Triacylglycerols or Triglycerides
Triacylglycerols are simple lipids synthesized by esterification of glycerol with three molecules fatty acids. It is the storage form of fat, stored in adipose tissue. They are hydrolyzed in the gut by lipases to free fatty acids and monoglycerides.
If the three hydroxyl groups of glycerol molecule are esterified with the same type of fatty acid then the lipid is called simple triacyl glycerol eg: tripalmitin. If esterification is with different fatty acids, it is called as mixed glycerides eg: dioleopalmitin.
· They are non-polar, hydrophobic, insoluble in water and soluble in organic solvents.
· Specific gravity is less than water. Therefore fats and oil float on water.
· They serve as solvent for other fats. Example: Fat soluble vitamins A, D, E and K
· The saturated fatty acids have higher melting points than unsaturated fatty acids of corresponding length.
Triglycerides (fats) can be hydrolyzed to produce glycerol and fatty acids in the presence of acid and heat or with a suitable lipase enzyme under biological conditions.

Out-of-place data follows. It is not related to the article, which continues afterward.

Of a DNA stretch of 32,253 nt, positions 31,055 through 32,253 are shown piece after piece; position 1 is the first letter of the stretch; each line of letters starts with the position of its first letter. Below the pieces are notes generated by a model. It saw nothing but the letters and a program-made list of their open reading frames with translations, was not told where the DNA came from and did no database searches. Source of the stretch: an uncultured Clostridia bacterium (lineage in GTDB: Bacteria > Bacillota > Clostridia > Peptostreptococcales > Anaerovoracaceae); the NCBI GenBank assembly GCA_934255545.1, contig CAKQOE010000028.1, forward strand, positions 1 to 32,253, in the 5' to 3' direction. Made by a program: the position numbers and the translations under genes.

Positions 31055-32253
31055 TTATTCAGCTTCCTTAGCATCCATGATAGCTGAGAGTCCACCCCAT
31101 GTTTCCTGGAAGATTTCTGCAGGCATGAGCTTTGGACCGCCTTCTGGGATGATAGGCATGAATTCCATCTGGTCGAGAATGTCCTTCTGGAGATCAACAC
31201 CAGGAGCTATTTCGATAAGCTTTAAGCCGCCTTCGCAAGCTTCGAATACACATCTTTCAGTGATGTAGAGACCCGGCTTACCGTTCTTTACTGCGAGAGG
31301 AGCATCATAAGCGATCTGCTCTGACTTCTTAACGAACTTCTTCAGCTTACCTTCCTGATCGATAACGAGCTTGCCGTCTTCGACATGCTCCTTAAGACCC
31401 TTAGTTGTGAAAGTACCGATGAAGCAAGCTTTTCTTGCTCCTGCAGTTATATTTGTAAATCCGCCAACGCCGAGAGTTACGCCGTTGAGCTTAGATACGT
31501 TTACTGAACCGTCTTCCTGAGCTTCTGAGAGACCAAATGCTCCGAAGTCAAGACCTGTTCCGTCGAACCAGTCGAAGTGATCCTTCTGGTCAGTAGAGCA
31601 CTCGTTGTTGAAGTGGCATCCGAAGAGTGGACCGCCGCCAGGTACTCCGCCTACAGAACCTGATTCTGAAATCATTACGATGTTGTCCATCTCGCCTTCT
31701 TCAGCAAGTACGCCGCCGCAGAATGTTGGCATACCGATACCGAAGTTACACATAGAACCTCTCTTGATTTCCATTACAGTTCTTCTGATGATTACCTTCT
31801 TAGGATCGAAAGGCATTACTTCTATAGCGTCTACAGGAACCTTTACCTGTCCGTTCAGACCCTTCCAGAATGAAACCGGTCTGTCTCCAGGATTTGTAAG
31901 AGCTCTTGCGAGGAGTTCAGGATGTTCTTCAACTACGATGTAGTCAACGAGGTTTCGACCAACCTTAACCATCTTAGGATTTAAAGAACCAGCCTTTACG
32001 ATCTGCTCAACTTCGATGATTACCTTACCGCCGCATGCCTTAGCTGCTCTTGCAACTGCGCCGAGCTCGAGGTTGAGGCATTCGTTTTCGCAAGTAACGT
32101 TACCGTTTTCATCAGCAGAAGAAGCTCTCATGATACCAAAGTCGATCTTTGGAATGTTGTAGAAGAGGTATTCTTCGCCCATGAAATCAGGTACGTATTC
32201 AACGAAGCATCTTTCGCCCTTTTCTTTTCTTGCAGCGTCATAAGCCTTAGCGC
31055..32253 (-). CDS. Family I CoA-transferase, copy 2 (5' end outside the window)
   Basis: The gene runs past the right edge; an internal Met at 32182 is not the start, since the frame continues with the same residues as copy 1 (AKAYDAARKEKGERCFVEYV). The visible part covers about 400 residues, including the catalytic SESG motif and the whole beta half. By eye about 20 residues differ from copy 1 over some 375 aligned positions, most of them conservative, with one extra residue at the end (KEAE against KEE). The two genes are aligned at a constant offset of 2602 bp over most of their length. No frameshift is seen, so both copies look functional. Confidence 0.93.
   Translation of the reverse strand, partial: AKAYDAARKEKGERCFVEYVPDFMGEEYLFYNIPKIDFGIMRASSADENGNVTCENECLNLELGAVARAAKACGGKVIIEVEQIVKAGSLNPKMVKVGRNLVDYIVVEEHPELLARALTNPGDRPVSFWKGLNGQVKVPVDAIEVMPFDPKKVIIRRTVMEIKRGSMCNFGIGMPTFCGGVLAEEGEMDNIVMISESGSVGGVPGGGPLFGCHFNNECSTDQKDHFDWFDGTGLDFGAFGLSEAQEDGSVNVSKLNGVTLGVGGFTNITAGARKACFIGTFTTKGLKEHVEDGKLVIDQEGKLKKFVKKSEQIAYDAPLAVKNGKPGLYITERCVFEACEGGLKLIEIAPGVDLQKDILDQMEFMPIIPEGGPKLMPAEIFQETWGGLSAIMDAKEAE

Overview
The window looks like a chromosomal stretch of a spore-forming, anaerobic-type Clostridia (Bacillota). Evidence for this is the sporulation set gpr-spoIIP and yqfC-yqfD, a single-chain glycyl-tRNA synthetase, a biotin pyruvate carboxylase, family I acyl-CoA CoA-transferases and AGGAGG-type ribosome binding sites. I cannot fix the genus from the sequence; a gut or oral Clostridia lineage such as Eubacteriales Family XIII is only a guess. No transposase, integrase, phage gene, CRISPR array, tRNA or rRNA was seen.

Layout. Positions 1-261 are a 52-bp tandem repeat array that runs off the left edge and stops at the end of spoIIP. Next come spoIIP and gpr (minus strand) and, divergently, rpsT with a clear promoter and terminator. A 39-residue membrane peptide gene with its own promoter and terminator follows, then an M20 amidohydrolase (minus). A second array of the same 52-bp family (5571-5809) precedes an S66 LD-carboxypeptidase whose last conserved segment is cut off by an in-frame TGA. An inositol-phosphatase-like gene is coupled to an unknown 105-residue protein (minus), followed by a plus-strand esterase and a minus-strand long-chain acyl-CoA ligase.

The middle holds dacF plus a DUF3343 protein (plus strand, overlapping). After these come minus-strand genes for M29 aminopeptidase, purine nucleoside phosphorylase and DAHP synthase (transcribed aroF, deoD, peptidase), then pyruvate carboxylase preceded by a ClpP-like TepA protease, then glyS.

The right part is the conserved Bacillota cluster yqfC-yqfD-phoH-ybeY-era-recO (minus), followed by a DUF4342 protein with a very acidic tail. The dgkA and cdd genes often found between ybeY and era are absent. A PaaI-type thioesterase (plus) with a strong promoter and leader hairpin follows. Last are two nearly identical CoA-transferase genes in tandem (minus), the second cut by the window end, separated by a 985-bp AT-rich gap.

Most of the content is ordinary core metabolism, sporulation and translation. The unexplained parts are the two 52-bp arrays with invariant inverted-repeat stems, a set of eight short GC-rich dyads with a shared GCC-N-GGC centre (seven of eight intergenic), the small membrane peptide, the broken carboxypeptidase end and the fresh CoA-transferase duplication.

Hydrogenation is a process of adding hydrogen atoms to unsaturated fats until they become saturated. Hydrogenation of fat is a process used in industries, food manufacturers, to synthesize modified plant fats called hydrogenated fats that share similar texture and taste characteristics with saturated animal fats.
The process of hydrolysis of fat by aqueous alkali (NaOH or KOH) to yield glycerol and the salt of fatty acid (soap) is called saponification or alkaline hydrolysis of esters. Soaps are sodium or potassium salts of long chain fatty acids.
Unsaturated fatty acids have the ability to bind halogens like Cl2, Br2 and I2 to their double bonds. It is a very important property which determines the degree of unsaturation of the fat or oil that determines its biological value.
Rancidity is a term generally used to denote unpleasant odours and flavours in foods resulting from deterioration in the fat or oil portion of a food. The triacylglycerols in fats with low molecular mass carboxylic acids undergo oxidation very quikly when exposed to air, moisture and light or hydrolysed in the presence of bacterial lipases.